Poet's Corner Campsie

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It sounds rather like Westminster Abbey, London, but it’s not. The name is given to a group of streets in our municipality, running off Brighton Avenue, Campsie. This group of streets forms a rough triangle, bounded by Clissold Parade on one side and Beamish Street, the other side of the triangle. The base is the curved bed of Cook's River.

Each street which criss crosses the triangle is named after a poet (with the exception of Brighton Avenue) which roughly cuts the triangle from the apex to the centre of the base. In early maps of our district, Brighton Avenue was called Beamish Street. The history of the romantically named corner goes back to the 1830's, long before our municipality was formed. It originally was part of the grant of land, given to William Pascoe Crook in 1831. Then it passed into the hands of the trustees of Simeon Lord's Estate, in 1841. Many years later it appeared on a map of the area as the Mildura Estate. This estate gave its name to the surrounding district and early maps show the name suggested for the station on the hoped for railway line (Marrickville to Burwood). Indeed, the Recorder, in 1899, lists Mildura as a postal district, about one mile from Canterbury Post Office.

The first sales in the sub-division of the Mildura Estate took place on Saturday, 24th September, 1892 at 3:30p.m. The auctioneer was E. Broughton of 301 Pitt Street, Sydney and the solicitor for the sub-division, was Ickerson, of 36 Pitt Street, Sydney.

Prospective buyers could command a free bus ride from the auctioneers place of business to the estate. The terms for buying a block of land were 10 per cent cash deposit, the balance being paid in 18 equal monthly payments, bearing 6 per cent.

The streets formed by this first sub-division of the estate were Tennyson and Shelley, Byron Street having been in existence before this time, together with Beamish Street, (now Brighton Avenue). Altogether there were four sub-divisions of the Estate, with poet's names being given to every street. the Sand's directory for 1897 shows Browning, Dryden and Shakespeare Streets, so these must have been named during the second sub-division.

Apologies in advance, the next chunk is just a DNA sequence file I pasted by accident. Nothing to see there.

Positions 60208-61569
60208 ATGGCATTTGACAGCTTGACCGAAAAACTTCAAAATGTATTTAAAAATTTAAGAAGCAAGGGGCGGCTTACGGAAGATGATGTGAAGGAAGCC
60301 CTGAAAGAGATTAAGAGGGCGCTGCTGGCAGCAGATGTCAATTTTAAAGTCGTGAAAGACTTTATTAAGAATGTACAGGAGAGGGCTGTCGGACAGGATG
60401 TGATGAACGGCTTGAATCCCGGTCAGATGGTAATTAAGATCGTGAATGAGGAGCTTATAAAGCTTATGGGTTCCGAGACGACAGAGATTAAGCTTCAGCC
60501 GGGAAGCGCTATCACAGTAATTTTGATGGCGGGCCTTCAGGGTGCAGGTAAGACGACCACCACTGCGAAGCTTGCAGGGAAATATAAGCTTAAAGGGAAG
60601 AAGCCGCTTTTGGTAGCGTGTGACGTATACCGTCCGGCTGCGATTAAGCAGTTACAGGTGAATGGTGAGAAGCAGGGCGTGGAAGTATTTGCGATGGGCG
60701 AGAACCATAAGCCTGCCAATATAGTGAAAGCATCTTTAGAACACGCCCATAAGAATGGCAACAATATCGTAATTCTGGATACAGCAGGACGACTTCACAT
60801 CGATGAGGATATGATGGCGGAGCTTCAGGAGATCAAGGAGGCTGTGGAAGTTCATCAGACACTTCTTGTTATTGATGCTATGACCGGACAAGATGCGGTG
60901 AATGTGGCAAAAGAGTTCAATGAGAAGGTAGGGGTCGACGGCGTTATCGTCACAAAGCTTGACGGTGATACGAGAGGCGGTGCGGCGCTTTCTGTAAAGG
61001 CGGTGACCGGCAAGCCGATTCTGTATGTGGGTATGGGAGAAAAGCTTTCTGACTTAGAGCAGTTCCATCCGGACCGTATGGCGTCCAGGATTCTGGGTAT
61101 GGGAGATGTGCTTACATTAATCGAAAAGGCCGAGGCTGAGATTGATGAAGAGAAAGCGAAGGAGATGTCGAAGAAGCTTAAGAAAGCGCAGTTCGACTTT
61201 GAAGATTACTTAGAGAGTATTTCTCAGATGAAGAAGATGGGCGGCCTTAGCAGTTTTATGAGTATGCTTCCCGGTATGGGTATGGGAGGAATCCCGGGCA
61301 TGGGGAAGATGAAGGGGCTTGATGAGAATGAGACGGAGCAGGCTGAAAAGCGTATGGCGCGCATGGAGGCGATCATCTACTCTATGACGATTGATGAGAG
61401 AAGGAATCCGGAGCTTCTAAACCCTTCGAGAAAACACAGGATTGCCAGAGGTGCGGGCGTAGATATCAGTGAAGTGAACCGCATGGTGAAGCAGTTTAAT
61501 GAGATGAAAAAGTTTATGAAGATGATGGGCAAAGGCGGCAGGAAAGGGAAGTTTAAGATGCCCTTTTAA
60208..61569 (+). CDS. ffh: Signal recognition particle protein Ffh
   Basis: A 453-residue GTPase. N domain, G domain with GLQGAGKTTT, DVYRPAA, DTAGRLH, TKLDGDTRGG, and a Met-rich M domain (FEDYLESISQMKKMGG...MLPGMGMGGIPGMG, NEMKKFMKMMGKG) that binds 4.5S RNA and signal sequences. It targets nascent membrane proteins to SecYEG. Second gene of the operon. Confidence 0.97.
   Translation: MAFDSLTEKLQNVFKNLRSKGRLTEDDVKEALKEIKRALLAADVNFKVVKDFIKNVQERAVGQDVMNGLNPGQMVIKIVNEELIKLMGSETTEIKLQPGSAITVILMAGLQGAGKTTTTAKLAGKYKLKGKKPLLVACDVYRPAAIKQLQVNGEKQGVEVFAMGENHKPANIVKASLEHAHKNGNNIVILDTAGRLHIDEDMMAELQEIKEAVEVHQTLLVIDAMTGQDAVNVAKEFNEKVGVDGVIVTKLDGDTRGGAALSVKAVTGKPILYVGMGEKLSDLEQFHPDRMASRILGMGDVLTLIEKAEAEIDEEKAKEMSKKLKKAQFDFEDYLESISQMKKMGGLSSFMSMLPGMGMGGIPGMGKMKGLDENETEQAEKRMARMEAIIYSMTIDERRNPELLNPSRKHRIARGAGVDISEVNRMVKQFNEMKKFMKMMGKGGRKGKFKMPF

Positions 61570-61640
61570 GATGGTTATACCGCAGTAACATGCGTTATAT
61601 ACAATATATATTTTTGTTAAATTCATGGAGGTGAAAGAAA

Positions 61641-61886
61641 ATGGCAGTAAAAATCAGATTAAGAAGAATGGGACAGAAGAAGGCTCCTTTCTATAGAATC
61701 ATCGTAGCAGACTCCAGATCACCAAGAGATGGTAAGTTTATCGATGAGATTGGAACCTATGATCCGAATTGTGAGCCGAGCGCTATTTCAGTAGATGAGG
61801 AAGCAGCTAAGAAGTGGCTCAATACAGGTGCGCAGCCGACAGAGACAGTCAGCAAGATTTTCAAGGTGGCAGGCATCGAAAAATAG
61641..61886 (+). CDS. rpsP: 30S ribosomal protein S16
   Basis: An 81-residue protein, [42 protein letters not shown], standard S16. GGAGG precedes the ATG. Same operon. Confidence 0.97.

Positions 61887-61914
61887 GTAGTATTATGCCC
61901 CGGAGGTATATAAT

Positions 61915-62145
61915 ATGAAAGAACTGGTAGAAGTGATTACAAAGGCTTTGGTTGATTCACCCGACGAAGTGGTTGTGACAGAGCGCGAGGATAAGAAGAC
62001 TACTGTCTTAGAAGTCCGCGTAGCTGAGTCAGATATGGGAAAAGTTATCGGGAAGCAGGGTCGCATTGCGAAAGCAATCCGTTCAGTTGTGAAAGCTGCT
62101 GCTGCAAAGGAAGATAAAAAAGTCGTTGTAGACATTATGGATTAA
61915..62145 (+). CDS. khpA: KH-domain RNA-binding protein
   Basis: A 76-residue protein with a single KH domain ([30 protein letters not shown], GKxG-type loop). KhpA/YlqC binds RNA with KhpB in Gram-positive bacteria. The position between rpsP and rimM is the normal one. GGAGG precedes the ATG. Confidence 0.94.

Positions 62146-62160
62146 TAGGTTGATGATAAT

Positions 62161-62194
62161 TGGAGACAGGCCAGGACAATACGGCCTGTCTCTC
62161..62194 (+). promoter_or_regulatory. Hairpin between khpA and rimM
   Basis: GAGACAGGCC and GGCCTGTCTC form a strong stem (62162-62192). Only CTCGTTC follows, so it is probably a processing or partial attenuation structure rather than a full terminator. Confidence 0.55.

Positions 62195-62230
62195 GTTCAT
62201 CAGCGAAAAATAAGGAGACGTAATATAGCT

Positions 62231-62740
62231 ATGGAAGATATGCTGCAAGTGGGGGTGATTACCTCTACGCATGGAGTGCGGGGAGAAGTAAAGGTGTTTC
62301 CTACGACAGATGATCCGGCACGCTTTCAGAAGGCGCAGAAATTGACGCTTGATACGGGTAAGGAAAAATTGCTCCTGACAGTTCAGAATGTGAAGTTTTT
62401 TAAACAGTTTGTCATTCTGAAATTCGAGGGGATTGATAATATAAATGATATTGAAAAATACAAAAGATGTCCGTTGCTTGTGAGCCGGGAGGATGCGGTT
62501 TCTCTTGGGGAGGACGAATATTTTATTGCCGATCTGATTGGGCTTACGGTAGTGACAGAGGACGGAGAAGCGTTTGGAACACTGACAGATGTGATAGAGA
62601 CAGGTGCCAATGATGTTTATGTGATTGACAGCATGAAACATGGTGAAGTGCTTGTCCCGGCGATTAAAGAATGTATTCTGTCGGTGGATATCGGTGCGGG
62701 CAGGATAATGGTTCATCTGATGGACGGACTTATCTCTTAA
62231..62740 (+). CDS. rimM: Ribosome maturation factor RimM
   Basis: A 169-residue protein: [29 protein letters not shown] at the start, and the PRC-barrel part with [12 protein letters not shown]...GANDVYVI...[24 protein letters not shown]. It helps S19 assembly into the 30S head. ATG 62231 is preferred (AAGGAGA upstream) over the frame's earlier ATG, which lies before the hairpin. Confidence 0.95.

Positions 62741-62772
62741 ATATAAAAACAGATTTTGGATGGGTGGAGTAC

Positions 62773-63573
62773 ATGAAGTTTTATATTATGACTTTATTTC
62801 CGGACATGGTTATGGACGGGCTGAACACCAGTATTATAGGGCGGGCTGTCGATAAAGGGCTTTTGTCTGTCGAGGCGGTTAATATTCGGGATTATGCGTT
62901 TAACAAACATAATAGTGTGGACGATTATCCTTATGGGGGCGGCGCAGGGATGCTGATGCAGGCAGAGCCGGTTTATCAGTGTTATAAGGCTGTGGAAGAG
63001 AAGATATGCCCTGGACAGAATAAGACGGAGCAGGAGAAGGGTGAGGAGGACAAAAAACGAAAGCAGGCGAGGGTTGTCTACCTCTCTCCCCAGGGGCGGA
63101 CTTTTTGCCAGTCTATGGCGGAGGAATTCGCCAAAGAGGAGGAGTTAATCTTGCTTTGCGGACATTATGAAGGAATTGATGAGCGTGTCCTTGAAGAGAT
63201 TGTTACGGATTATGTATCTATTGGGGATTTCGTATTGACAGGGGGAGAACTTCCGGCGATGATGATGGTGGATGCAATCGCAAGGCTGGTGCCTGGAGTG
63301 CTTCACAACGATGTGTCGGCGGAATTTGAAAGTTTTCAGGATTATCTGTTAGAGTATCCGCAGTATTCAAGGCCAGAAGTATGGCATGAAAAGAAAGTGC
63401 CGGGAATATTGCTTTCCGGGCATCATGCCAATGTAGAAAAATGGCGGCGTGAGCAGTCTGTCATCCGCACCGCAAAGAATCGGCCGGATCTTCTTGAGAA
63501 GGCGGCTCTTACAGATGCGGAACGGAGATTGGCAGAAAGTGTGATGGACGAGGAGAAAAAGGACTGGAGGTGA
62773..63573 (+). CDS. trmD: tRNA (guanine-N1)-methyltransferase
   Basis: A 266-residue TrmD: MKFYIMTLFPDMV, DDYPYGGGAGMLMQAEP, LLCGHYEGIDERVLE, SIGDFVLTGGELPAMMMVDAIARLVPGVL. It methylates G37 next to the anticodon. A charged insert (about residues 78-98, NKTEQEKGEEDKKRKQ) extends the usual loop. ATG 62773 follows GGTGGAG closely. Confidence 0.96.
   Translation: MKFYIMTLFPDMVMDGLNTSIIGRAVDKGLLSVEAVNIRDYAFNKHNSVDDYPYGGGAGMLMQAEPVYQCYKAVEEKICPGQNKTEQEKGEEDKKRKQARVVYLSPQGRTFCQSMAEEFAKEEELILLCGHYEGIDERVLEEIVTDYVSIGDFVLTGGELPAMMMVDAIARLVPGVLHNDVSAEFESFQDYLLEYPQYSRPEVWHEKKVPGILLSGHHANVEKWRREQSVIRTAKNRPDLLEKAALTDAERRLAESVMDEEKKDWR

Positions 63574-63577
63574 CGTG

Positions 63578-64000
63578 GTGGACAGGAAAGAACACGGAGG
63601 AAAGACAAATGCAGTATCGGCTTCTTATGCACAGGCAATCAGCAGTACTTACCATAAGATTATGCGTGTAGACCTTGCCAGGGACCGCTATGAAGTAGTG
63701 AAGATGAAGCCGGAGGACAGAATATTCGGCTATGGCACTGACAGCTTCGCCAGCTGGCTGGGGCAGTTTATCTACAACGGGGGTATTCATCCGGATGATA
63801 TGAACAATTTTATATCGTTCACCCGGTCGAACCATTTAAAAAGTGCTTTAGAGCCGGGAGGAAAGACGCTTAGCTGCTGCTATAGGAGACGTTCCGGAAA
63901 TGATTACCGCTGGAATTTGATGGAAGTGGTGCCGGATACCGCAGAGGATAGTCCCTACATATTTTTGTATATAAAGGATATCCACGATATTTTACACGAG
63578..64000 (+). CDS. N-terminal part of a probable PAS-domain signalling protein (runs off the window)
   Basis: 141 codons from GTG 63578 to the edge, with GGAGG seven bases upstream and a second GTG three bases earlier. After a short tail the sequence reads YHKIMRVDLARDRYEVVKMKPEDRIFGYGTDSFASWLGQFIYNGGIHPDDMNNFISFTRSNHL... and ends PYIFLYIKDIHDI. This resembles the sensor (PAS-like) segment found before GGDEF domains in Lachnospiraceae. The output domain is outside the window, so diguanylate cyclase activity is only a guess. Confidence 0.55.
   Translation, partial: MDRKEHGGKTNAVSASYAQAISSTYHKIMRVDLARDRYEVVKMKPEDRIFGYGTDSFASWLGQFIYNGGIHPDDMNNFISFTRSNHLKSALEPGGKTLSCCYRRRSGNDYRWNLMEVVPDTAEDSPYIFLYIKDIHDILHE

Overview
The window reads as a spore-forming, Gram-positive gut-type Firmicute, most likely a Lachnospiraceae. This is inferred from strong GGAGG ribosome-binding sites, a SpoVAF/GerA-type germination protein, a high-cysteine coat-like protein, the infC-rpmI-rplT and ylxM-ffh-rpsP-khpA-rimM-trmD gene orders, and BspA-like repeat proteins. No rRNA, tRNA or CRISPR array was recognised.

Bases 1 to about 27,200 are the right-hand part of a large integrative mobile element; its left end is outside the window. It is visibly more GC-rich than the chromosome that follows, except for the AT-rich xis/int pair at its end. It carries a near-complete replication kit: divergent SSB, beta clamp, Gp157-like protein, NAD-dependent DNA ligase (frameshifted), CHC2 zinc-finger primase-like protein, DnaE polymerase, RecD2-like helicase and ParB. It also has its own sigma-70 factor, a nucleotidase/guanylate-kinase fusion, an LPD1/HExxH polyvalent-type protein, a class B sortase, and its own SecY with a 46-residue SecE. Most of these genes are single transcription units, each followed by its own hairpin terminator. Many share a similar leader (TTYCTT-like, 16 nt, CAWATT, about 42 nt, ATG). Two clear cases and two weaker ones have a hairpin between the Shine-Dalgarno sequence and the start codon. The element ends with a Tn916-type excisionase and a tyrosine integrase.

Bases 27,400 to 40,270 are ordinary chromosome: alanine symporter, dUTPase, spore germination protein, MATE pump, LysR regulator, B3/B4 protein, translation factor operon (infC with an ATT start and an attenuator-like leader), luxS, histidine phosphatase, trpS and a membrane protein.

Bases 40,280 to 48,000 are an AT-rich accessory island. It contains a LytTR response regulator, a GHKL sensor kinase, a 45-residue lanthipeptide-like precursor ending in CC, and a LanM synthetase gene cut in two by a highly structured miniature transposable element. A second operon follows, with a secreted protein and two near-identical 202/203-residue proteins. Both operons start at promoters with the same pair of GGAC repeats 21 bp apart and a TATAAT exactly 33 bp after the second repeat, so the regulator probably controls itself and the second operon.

The three streets of the last sub-division were called Adam, Lindsay and Gordon. This took place on 24th February, 1912, the terms for this sale being 5 per cent deposit. The solicitor was Henry N. Collins. By this time the railway had come through the district, although not as originally expected, to Burwood. The station which at one time was designated Mildura, was instead called Campsie.

As to why poet's names were given to the area, the answer has been lost in antiquity. Perhaps the man responsible for the sub-division had a great love of poetry and included the names of those he thought of as the greatest of the English, Scottish and Irish balladists. Then again, perhaps he was inspired by the fact that Byron Street was already in existence at the time of the sub-division and decided to give poet's names to the rest of the streets.

With the exception of Shakespeare and Adam Lindsay Gordon, the period of time of the poet's births late from 1731 to 1812 and was known as the romantic period of British poetry. Adam Lindsay Gordon, although always looked upon as an Australian poet, was only that by adoption. He was born in Fayal in the Azores, in 1833 and arrived in Adelaide on 14th November, 1853 and until his death (by suicide) remained in Australia.

There are nine poets represented in our literary corner, Byron, Shelley, Cowper, Tennyson, Browning (all English poets), Moore (Irish), Burns (a Scot), Adam Lindsay Gordon (Australian), and the greatest of them all, Shakespeare. We are not unique in having this corner of our municipality dedicated to the poets. At least two country towns in N.S.W. share this honour with the Canterbury Municipality.

Sources By I. E. Currey - Canterbury and District Historical Society Journal, Series 2, no. 4